We humans have a rather morbid attraction toward all things forbidden, and in more cases than not this has caused more harm than good. Do the names Adam and Eve ring a bell? The promotion and marketing of banned books plays off this allure, slyly crooning to the public, “This book has been banned in 49 COUNTRIES!!! Therefore, it MUST be good!”

Um, no. Not always.

Let’s face it: do people read Fifty Shades of Grey for its intellectual merit? Its eloquent imagery? Its three-dimensional character that morph continuously, yet remain timeless? No. This book’s fame is based entirely on its shock appeal. Women of all ages get a kick out of reading graphic, sadistic sex scenes and desperately wish they could have that sort of love life. Squealing and smirking over taboo subjects is easier than thinking, after all.

News flash: publishing one’s erotic fantasies for all the world to gawk over is not great literature. It could technically be considered a form of art, since it is an expression of feeling and the human experience. But that’s a whole other topic and irrelevant to the conversation.

To use a more classic (and classy) example, Uncle Tom’s Cabin, Harriet Beecher Stowe’s scandalous novel that portrayed the brutality and inhumanity of slavery, was an immediate sensation when it was first published. It was also immensely controversial and banned in the South, which nonetheless increased its popularity among the general public. While it is undeniable that Uncle Tom’s Cabin‘s contribution to society is extraordinary and significant as it spurred the abolitionist movement, the book itself is rather poorly written. Its literary value does not match its political legacy or mass sensationalism.

Yet, it is still required reading for many a weary high school student.

This goes to show that while banned books may be immensely popular and have phenomenal public appeal, their scandalous nature does not automatically guarantee their literary merit. The two factors of public appeal and intellectual value are not mutually exclusive either. There are many banned books that are also extraordinarily well-written, such as Harper Lee’s To Kill a Mockingbird, Mark Twain’s Adventures of Huckleberry Finn, and Walt Whitman’s Leaves of Grass.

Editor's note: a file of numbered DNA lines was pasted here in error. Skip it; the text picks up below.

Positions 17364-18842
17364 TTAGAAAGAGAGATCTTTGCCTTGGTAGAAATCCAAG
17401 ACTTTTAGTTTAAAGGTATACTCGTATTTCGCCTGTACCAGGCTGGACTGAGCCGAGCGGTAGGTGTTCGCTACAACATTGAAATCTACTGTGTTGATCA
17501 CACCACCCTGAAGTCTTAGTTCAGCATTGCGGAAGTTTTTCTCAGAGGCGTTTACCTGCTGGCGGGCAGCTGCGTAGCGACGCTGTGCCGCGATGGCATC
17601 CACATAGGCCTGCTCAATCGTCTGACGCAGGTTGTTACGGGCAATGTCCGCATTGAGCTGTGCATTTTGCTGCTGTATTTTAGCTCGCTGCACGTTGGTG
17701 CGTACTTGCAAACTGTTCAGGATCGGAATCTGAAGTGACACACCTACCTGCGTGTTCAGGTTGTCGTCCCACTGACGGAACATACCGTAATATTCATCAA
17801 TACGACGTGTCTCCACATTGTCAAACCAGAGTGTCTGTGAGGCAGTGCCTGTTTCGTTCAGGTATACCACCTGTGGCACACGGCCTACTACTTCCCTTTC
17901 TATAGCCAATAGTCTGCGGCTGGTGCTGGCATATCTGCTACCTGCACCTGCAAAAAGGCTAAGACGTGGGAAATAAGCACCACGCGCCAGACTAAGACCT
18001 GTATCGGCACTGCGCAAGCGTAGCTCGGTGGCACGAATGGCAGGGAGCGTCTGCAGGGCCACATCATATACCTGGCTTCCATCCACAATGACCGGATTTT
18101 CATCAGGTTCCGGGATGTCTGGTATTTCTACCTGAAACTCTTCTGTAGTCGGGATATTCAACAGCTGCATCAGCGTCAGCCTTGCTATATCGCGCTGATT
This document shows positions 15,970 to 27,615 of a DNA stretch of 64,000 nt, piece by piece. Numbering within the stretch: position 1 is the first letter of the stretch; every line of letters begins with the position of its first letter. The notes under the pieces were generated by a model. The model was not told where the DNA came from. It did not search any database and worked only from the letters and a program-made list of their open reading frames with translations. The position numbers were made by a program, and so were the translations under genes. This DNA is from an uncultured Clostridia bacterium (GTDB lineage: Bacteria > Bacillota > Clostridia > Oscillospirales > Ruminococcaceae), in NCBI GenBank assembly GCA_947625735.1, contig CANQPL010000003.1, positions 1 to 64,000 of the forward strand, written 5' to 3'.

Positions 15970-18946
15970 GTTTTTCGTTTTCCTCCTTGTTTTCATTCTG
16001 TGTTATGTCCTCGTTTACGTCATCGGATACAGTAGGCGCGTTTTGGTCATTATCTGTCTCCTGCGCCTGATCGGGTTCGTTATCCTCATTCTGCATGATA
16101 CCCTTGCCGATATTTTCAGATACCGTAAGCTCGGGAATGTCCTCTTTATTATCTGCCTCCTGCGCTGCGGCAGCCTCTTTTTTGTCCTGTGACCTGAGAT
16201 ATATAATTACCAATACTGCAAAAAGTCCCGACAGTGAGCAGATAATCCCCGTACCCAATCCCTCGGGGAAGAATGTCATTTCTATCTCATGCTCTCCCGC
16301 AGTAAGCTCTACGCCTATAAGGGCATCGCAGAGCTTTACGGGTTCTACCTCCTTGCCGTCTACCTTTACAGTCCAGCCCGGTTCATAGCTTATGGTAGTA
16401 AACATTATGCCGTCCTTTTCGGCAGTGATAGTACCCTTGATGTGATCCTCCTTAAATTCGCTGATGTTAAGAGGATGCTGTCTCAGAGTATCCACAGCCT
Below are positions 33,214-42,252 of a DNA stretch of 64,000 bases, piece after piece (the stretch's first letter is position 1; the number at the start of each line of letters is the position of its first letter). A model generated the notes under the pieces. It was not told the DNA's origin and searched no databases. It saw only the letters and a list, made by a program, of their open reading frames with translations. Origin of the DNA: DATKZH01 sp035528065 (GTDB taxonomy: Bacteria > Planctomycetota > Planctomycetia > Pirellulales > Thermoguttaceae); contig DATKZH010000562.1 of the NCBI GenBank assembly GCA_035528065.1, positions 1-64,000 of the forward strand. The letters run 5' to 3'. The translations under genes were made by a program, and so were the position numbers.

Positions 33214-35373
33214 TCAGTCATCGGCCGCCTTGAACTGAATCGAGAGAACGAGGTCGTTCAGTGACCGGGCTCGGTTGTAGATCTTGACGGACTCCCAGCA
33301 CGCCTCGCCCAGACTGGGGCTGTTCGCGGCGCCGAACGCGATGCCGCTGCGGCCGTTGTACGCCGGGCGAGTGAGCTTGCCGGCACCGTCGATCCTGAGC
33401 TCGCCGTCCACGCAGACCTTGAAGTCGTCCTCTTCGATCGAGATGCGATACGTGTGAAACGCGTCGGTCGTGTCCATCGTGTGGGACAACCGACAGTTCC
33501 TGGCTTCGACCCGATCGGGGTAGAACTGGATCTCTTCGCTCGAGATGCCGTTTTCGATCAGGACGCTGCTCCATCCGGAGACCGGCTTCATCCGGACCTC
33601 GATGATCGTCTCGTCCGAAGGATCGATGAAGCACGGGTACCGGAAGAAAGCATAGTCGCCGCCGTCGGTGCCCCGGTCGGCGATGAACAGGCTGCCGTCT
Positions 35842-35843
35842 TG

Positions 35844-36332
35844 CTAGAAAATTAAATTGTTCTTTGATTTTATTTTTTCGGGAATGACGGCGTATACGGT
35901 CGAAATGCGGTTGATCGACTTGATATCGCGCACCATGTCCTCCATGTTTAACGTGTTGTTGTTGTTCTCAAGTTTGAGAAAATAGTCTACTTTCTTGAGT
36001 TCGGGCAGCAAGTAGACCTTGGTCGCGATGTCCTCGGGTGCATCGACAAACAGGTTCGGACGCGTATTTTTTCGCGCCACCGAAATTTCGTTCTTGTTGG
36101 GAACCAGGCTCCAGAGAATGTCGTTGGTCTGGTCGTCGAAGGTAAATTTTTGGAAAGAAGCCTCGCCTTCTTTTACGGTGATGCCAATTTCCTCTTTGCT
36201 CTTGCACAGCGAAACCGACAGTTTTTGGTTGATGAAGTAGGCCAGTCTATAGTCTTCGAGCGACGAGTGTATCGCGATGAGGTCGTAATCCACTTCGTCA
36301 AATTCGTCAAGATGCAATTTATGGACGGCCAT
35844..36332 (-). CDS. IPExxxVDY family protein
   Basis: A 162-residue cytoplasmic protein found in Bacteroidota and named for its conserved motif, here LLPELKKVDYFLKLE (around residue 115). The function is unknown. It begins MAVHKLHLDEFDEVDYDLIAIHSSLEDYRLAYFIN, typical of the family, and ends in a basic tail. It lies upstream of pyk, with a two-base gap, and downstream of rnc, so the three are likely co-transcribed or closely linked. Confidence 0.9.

Whenever one is considering reading a book that has been banned, it is important to examine the motives behind reading this particular book. Literary appreciation should be one’s foremost priority in analyzing great works of literature, not vulgar public appeal.

 

Edgar Allan Poe: Not Just a Creepy Goth Guy

Edgar Allan Poe is arguably the most eccentric, passionate, enigmatic, troubled, misunderstood, and perceptive American author of all time. His legacy today is far greater than it ever was in the past, yet the misconceptions surrounding his life, death, and work are still prevalent amongst the public.

The majority of people know Poe only for his poems and short stories–works such as “The Raven”, “The Tell-Tale Heart”, “Annabel Lee”, and “The Fall of the House of Usher”. While all of these works are phenomenal and truly some of the finest examples of Poe’s writing, there is far more to his work than one can find published in local libraries and high school textbooks.

Poe was also an essayist on philosophy, religion, and the sciences; a prominent literary theorist and critic (who even dared to attack Scarlet Letter author Nathaniel Hawthorne); and the inventor of modern mystery fiction. He is credited with writing the first detective story, “The Murders in the Rue Morgue”, in 1841, and both Sir Arthur Conan Doyle and Stephen King have praised his genius in the mystery and horror genre. He is also credited by scholars for writing the first science fiction story in 1835, “The Unparalleled Adventures of One Hans Pfaall”.

As one can clearly see, he’s more than just a creepy Goth guy with a flair for dramatic storytelling.